However Ecclesiastical and Zurich have bowed out, while Qatar Insurance Company Europe has been denied the right to intervene

Last Friday, the High Court gave its permission for the appeals process for the FCA’s test case to “leapfrog” straight to the Supreme Court, however insurers Ecclesiastical and Zurich have decided not to appeal September’s ruling.

At the end of July, Lord Justice Flaux and Mr Justice Butcher oversaw a virtual High Court hearing involving the FCA and eight insurers – this was designed to clarify the interpretation of business interruption (BI) policy wordings when applied to claims caused by the Covid-19 pandemic and resulting government interventions.

On 15 September, the High Court published its ruling and confirmed that they agreed with the majority of the FCA’s arguments, in particular those surrounding the interpretation of coverage triggers for disease and hybrid causes, certain denial of access and public authority clauses as well as the regulator’s view on causation and trends clauses.

Following the ruling, the majority of the test case’s participants have filed for an appeal, although the FCA is still attempting to reach a settlement with the insurers involved in the test case action.

On 2 October during a virtual hearing, the High Court approved an appeal to be heard at the Supreme Court.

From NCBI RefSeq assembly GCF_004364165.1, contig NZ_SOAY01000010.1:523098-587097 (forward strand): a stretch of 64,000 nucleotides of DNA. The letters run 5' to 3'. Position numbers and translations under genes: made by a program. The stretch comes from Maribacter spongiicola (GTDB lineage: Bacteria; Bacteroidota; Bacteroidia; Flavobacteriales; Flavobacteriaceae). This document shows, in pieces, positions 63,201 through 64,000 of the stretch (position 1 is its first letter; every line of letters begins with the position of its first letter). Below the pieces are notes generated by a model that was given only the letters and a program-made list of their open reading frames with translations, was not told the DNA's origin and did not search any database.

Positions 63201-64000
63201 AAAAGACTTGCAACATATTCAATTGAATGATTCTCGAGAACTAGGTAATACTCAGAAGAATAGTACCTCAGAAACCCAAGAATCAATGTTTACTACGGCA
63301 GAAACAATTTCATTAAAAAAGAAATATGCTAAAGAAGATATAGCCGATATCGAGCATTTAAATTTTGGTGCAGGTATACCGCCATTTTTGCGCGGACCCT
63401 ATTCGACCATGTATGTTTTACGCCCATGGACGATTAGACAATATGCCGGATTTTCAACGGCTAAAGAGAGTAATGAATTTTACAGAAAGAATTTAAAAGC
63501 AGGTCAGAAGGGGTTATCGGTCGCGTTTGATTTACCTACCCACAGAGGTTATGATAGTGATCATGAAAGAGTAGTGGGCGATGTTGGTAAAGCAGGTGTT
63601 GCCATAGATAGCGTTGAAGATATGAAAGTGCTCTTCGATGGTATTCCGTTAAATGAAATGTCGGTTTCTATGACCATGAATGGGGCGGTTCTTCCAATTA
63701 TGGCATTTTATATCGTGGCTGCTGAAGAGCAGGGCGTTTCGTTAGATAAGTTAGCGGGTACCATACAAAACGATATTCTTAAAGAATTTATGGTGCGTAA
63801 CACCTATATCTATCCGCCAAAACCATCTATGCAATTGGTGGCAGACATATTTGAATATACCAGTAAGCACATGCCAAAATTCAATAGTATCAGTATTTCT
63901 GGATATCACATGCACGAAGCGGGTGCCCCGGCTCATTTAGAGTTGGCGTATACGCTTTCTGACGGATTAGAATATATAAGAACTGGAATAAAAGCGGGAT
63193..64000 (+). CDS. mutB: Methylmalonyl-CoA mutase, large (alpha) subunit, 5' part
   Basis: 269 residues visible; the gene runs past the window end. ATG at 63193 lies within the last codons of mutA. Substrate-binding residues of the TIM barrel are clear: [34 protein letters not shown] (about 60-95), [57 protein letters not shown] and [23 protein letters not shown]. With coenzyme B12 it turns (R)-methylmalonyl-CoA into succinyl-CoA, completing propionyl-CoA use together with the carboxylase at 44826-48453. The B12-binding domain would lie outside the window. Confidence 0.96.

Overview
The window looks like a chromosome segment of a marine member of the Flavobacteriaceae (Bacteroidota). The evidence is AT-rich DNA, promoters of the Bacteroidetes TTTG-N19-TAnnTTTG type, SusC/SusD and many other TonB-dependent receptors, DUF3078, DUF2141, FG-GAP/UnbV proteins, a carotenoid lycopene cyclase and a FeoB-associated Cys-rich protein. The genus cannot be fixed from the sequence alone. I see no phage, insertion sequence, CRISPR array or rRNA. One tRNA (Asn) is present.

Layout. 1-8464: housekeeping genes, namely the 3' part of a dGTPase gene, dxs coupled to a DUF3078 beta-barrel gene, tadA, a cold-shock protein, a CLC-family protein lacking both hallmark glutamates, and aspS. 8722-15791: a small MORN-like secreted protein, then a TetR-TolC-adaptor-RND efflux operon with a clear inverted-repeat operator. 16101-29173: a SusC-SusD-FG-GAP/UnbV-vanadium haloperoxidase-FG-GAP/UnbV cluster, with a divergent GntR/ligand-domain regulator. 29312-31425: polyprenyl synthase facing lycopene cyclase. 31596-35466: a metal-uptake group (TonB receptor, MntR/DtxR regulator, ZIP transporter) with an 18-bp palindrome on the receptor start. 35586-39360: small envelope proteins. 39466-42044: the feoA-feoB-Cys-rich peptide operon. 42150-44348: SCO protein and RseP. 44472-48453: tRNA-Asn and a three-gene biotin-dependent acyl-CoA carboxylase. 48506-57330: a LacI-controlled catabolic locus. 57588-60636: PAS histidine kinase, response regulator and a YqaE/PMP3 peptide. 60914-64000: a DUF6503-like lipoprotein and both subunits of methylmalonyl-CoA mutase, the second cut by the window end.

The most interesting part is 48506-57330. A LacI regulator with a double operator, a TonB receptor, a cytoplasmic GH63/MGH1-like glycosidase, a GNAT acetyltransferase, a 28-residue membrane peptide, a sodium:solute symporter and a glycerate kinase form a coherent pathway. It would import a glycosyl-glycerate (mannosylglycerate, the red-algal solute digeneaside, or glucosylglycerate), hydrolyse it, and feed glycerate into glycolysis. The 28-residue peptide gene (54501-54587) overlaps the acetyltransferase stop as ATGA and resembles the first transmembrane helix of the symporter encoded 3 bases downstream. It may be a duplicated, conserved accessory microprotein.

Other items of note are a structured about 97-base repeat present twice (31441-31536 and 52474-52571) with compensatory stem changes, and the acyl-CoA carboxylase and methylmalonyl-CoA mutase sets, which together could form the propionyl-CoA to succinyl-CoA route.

According to Reuters, insurers Ecclesiastical and Zurich will not join the appeal process.

A spokesperson at Ecclesiastical explained: “Due to the fact that the Financial Conduct Authority has confirmed that it is not appealing the High Court’s judgment, which found that losses arising from the Covid-19 pandemic are not covered by Ecclesiastical Insurance’s business interruption policies, we will be taking no further part in any Supreme Court proceedings on this matter.

“We recognise that this has been a difficult and uncertain period for customers and we now hope the judgment provides the certainty and clarity that the test case was designed to create.”

A spokesperson at Zurich added: ”Zurich has not filed an application for a certificate to appeal the outcome of the FCA test case. The recent judgement confirmed that the wordings represented by Zurich do not provide cover for business interruption in relation to the Covid-19 outbreak.”